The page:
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Meet Tickford Racing’s new head honcho

SIMON Brookhouse mightn’t be a name familiar to fans, but the new Tickford Racing CEO’s motorsport passion pre-dates Supercars.

A veteran sports administrator who led the Tasmania JackJumpers to instant relevance within the National Basketball League, Brookhouse started on Monday as Tim Edwards’ successor.

His tenure begins at a time when plenty is expected of what a revamped Tickford and its star Cam Waters can achieve in 2024.

So, who is Brookhouse and what is his motorsport background?

“I have been (a fan of motor racing) since I was a kid, following Dick Johnson and Brocky back in the day,” he said.

“I have been to a lot of Supercars races over the journey, I’ve been to club car races and historic races and those sorts of things. Even in my banking days, I used to look after Phillip Island racetrack.

“It has been a passion – all sport is a passion for me.

“I guess the allure to this role is the organisation is more holistic than just a racing team.

“It’s a big organisation in terms of commercialisation of it and making sure that the financial impact of all the business, reflects across the business.

“It’s going to be a challenge, there’s no doubt about that. I think that all professional sport lives and dies by its relationships and its ability to generate income from various sources.”

Brookhouse intends to have less direct involvement in the team’s track operations than Edwards, and he’s okay with that.

The 2024 Tickford Racing Mustangs of Thomas Randle and Cam Waters. Pic: Supplied

“I’ll certainly learn along the way and be a sponge, but you don’t have to be a pilot to run Qantas, that’s the reality of it,” he continued.

“It’s more about the holistic approach of new ideas and how we can actually make this sport better and keep growing, so that’s the challenge for all of us along pitlane.

“The teams as a conglomerate, whilst we’ll fight out there on the track, off the track we have got to be trying to make the sport better and working with Supercars to be able to do that.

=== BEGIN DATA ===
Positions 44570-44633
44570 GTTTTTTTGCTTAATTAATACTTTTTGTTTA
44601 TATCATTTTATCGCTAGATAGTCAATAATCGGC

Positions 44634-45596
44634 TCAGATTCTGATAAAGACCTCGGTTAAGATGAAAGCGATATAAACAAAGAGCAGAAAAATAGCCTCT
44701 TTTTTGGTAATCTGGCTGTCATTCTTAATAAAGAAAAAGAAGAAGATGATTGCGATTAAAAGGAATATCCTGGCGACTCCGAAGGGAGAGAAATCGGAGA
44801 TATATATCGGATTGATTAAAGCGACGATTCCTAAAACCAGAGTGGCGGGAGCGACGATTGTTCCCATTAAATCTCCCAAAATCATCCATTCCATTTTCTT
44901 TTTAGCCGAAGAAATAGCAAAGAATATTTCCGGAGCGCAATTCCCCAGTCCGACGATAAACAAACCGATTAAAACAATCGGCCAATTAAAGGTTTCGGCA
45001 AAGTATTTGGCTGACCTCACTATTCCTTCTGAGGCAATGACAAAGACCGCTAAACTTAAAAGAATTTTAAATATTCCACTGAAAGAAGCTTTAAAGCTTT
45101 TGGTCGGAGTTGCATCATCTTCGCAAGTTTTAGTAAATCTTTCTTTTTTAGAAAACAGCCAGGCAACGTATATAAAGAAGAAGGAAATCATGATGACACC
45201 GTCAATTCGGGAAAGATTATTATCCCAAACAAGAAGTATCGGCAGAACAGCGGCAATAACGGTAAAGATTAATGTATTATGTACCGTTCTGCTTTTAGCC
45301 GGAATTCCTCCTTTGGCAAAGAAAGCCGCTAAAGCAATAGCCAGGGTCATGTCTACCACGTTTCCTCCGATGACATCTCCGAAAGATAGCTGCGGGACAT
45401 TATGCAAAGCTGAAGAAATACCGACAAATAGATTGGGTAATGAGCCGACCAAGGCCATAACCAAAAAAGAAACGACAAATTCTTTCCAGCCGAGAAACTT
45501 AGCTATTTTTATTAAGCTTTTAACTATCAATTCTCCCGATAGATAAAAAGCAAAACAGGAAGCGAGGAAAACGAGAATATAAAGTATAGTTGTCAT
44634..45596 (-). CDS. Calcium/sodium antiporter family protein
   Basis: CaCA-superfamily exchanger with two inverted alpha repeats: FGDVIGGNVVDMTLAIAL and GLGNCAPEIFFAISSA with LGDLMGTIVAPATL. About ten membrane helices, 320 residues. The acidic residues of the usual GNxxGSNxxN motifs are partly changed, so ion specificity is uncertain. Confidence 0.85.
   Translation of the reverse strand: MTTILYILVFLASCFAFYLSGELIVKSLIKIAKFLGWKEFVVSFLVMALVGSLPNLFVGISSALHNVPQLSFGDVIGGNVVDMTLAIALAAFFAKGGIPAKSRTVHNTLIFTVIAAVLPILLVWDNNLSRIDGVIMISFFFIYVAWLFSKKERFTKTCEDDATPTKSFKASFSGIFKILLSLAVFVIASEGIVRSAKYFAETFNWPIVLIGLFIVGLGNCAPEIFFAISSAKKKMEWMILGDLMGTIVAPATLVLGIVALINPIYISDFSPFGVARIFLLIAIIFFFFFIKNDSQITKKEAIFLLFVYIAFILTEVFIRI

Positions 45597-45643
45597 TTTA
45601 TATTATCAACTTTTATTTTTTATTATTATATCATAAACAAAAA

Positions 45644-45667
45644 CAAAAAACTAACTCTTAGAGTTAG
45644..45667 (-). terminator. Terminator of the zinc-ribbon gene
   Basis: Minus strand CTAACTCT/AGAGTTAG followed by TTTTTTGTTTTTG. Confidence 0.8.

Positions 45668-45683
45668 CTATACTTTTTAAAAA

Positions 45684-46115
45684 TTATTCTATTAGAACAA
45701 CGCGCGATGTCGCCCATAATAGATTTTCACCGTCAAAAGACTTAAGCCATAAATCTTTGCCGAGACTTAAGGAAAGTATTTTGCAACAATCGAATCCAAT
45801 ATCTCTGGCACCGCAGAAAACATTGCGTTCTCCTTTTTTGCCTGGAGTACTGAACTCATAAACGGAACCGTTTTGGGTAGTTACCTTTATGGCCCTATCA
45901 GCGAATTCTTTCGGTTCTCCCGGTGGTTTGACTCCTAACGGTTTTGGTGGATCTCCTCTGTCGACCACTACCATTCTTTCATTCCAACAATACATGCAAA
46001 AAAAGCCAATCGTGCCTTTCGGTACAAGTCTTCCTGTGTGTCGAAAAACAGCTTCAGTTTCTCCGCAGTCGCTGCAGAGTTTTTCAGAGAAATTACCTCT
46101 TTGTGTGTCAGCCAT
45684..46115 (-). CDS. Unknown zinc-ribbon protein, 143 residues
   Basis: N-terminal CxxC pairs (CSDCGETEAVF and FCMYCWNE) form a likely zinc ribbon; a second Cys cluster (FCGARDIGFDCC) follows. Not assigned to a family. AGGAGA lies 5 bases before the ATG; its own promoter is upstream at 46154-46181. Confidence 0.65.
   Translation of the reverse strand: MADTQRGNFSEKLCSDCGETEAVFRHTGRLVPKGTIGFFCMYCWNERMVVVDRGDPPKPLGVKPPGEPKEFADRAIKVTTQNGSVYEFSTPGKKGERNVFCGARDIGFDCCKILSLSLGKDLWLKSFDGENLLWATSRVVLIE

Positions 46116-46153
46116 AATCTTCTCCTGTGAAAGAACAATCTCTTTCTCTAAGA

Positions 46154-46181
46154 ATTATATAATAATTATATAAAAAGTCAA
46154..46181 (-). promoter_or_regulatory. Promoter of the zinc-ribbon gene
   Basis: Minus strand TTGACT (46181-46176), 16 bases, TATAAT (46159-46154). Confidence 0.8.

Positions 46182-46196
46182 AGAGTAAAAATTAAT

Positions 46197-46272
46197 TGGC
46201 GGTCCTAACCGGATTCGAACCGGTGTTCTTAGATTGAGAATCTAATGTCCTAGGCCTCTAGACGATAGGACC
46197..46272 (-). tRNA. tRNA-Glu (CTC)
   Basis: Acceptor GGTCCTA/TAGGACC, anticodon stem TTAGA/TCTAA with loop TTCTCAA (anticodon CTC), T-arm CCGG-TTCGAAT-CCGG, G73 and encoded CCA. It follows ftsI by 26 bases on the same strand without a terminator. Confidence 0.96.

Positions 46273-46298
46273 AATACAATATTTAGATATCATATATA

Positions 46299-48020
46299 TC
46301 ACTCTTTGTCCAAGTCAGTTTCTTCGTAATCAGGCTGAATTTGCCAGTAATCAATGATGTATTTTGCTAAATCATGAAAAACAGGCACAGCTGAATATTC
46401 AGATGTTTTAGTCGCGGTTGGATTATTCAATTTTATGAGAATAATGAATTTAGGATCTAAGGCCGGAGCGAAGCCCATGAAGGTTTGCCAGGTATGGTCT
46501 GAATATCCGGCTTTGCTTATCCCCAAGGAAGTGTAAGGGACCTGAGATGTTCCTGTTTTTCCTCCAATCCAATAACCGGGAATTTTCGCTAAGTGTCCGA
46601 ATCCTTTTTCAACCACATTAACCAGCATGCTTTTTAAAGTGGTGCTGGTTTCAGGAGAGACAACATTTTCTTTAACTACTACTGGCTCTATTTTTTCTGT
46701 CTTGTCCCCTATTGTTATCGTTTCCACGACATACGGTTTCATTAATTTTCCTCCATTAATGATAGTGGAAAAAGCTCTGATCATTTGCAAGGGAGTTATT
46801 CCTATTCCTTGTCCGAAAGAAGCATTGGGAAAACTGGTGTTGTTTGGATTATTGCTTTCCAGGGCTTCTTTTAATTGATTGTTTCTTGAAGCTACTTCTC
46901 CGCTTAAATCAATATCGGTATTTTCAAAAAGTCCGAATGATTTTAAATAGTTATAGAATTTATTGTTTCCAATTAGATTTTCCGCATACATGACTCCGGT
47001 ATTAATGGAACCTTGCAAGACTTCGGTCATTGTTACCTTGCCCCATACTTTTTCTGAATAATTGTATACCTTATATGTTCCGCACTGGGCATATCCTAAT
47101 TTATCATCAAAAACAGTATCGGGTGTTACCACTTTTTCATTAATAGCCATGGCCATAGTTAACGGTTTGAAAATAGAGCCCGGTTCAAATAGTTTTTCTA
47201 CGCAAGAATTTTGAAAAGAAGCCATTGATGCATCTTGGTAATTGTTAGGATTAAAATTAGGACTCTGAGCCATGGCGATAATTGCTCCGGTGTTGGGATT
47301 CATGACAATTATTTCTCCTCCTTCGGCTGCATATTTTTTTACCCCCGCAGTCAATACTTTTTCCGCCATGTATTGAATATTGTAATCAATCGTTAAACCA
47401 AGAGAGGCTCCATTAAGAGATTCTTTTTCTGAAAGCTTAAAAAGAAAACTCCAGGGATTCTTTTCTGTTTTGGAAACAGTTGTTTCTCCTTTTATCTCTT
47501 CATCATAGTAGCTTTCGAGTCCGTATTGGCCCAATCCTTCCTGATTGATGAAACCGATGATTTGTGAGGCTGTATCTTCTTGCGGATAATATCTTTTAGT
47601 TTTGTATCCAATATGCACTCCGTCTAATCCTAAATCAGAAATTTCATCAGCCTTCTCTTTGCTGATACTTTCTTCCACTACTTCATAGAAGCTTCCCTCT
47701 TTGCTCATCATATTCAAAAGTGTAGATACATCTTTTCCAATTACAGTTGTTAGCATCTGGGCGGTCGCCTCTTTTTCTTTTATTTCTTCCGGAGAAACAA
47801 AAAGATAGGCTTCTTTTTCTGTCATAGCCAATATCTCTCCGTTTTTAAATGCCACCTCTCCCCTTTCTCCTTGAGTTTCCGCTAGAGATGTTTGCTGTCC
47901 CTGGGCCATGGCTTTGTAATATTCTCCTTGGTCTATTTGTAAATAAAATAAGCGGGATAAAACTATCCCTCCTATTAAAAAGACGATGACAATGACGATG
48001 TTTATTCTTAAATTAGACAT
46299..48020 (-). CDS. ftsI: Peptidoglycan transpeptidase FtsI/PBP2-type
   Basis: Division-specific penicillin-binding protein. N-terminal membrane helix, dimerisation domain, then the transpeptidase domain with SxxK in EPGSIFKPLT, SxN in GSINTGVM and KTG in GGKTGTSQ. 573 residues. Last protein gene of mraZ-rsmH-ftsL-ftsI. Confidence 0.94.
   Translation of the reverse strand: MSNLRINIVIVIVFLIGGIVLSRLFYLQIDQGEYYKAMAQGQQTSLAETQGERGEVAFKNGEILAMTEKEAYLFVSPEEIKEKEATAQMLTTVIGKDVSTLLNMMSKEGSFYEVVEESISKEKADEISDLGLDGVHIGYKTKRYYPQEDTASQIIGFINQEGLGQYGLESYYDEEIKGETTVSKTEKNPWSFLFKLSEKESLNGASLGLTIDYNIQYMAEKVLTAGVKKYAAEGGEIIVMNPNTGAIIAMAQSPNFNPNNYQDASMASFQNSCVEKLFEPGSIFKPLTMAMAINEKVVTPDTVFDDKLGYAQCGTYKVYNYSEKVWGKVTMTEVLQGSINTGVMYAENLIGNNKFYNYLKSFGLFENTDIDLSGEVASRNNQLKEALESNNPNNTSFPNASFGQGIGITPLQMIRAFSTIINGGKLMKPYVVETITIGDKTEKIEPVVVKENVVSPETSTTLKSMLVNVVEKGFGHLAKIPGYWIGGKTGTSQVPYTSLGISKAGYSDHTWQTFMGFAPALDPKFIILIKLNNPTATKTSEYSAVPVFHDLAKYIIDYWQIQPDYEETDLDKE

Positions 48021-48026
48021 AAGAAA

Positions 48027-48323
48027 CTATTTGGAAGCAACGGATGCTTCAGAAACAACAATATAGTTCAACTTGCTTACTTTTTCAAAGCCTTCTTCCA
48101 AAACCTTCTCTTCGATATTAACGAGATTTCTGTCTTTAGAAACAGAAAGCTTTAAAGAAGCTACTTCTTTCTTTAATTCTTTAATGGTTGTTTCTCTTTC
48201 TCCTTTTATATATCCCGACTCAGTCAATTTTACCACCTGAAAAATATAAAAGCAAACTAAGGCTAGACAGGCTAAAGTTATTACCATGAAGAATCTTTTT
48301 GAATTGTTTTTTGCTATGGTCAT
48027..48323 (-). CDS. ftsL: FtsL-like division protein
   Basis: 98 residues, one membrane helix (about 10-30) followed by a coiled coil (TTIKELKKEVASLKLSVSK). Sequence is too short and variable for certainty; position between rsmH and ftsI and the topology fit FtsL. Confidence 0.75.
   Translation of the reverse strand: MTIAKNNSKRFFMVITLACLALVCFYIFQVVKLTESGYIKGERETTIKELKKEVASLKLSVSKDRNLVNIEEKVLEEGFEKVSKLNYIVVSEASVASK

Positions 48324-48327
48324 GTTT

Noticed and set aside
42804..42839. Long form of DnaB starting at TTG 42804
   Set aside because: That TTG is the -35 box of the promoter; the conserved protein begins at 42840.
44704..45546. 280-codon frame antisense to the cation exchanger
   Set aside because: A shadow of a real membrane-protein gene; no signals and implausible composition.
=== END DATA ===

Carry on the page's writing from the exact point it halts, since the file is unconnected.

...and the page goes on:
“I think that’s probably the most important thing you can do as a leader in the industry.”

Brookhouse believes there are pillars behind the growth of another semi-niche sporting competition in Australia, the NBL under Larry Kestelman’s watch, which can be applied to Supercars.

Brookhouse noted that Supercars – and Tickford – are already in a good place, but he observed the NBL’s direction as cause for optimism.

He cited as being behind that upward trend: fan engagement, digital/social presence, off-court collaboration, maximising relationships with partners, and being prepared to try new things.

“Supercars has got a great opportunity: it’s a great product, well viewed, it’s world-class,” said Brookhouse.

“The drivers are world-class, we’re promoting the fact that you have got guys going from this competition into the greatest competitions in the US, like NBL players to the NBA.

“There’s a lot of synergies and it’s about the same size. You have got 12 teams (counting Brad Jones Racing’s two lots of two cars separately).

“I think there’s a lot that can be learnt and it’s about, I think, just having a go and not being afraid to come up with new ideas.

“They don’t all work but don’t be afraid to make a mistake in trying to be successful.”

The 2024 Repco Supercars Championship starts tomorrow as Mount Panorama hosts the Thrifty Bathurst 500.

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